But the brick as we know it causes significant environmental problems, by using up raw, finite materials and creating carbon emissions. That's why Gabriela Medero, a professor of Geotechnical and Geoenvironmental Engineering at Scotland's Heriot-Watt University, decided to reinvent it.
Originally from Brazil, Medero says she was drawn to civil engineering because it gave her passion for maths and physics a practical outlet. As she became aware of the construction industry's sustainability issues, she started looking for solutions. With her university's support, Medero joined forces with fellow engineer Sam Chapman and founded Kenoteq in 2009.
The company's signature product is the K-Briq. Made from more than 90% construction waste, Medero says the K-Briq -- which does not need to be fired in a kiln -- produces less than a tenth of the carbon emissions of conventional bricks. With the company testing new machinery to start scaling up production, Medero hopes her bricks will help to build a more sustainable world.
The problem with bricks
Although they're made from natural materials, there are problems with bricks at every step of their production.
Once made, bricks must be transported to construction sites, generating more carbon emissions.
Enter the K-Briq. To make it, construction and demolition waste including bricks, gravel, sand and plasterboard is crushed and mixed with water and a binder. The bricks are then pressed in customized molds. Tinted with recycled pigments, they can be made in any color.
Earlier this year, Kenoteq won its first commission -- to supply bricks for the Serpentine Pavilion 2020 in London's Hyde Park (although the project has been postponed until summer 2021 due to the current pandemic). Designed by Counterspace, the building will incorporate K-Briqs in grey, black and 12 shades of pink. The Pavilion's lead architect, Sumayya Vally, says that as a recycled product, the K-Briq appealed to her. It "embodies" the past through its use of old materials, she says, adding that because the bricks can be customized, they allow "the designer to be a part of the construction process of the material," creating unique opportunities in architecture.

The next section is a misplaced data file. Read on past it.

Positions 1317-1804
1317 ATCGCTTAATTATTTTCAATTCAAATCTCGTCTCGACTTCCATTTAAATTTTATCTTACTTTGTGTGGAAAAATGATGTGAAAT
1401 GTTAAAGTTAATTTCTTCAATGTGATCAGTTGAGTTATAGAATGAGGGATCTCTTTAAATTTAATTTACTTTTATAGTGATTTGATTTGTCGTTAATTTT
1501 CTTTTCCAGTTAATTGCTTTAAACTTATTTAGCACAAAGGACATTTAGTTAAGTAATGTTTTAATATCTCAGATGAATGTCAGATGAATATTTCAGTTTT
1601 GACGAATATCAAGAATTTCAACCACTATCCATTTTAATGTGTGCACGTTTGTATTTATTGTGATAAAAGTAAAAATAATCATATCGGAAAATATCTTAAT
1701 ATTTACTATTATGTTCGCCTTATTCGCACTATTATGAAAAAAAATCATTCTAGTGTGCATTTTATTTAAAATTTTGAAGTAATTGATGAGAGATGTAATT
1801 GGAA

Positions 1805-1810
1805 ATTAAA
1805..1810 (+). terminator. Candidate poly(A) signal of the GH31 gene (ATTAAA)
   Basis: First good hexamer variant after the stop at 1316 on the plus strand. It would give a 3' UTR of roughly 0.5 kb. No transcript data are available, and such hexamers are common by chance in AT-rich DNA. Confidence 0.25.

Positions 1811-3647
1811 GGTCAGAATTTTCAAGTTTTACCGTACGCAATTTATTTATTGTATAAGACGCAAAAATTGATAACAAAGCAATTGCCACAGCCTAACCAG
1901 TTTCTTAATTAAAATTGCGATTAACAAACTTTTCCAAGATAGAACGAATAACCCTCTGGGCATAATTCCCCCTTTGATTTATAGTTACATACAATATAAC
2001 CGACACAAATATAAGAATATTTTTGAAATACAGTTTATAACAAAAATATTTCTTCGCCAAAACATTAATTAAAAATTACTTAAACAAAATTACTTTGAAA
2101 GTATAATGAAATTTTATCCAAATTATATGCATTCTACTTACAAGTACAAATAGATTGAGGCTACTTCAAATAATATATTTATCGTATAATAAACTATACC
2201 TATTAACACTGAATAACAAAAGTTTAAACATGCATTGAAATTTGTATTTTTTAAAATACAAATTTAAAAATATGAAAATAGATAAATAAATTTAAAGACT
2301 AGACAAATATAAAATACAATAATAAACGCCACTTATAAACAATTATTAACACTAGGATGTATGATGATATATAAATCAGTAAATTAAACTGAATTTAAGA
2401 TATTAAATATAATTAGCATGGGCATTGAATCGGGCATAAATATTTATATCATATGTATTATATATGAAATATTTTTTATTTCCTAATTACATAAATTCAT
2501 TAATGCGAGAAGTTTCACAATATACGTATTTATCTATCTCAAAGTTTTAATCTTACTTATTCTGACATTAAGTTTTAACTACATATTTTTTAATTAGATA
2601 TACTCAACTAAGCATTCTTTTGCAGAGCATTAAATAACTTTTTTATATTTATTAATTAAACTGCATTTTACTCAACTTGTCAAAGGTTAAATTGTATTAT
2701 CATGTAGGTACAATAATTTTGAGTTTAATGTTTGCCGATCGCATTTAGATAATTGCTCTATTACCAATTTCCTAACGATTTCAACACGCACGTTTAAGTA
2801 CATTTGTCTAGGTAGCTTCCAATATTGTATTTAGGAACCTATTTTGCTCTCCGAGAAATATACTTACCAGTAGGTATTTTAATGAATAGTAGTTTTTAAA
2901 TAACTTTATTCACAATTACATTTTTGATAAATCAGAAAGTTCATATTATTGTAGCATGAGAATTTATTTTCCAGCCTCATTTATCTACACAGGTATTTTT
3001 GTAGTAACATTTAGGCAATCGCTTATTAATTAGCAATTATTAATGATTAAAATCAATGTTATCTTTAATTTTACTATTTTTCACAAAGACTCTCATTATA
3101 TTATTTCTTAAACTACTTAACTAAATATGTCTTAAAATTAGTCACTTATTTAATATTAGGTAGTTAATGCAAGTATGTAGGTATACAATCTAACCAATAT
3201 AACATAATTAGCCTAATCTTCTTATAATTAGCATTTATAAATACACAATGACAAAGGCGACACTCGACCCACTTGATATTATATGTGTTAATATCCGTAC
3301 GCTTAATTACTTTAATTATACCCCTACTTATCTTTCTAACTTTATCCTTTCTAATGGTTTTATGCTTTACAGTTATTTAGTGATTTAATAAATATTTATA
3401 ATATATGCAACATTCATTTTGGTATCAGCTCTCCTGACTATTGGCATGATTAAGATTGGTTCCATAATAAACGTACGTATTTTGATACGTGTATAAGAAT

Why can't old bricks be re-used?
But it's not that straightforward. According to Bob Geldermans, a climate design and sustainability researcher at Delft University of Technology in the Netherlands, reclaiming bricks is an expensive and "labor-intensive process."
Medero says that K-Briqs could solve both these problems.
Kenoteq currently operates one workshop in Edinburgh, which can produce three million K-Briqs a year. Medero is looking at scaling up -- but it's hard to create a revolution in construction.
Geldermans says that the industry is notoriously slow to change -- adding that legislation often lags far behind innovation, so construction companies are not incentivized to adopt sustainable practices and materials.
Stephen Boyle is the program manager for construction at non-profit Zero Waste Scotland which, along with organizations including Scottish Enterprise and the Royal Academy of Engineering, has provided Kenoteq with funding. He attributes the industry's conservatism to a "chicken and egg" situation. Innovative startups need large contracts to allow them to scale, he says, but struggle to become competitive without a large operation already in place.
Over the next 18 months, Medero plans to get K-Briq machinery on-site at recycling plants. This will increase production while reducing transport-related emissions, she says, because trucks can collect K-Briqs when they drop off construction waste. "We need to have ways of building sustainably, with affordable, good quality materials that will last."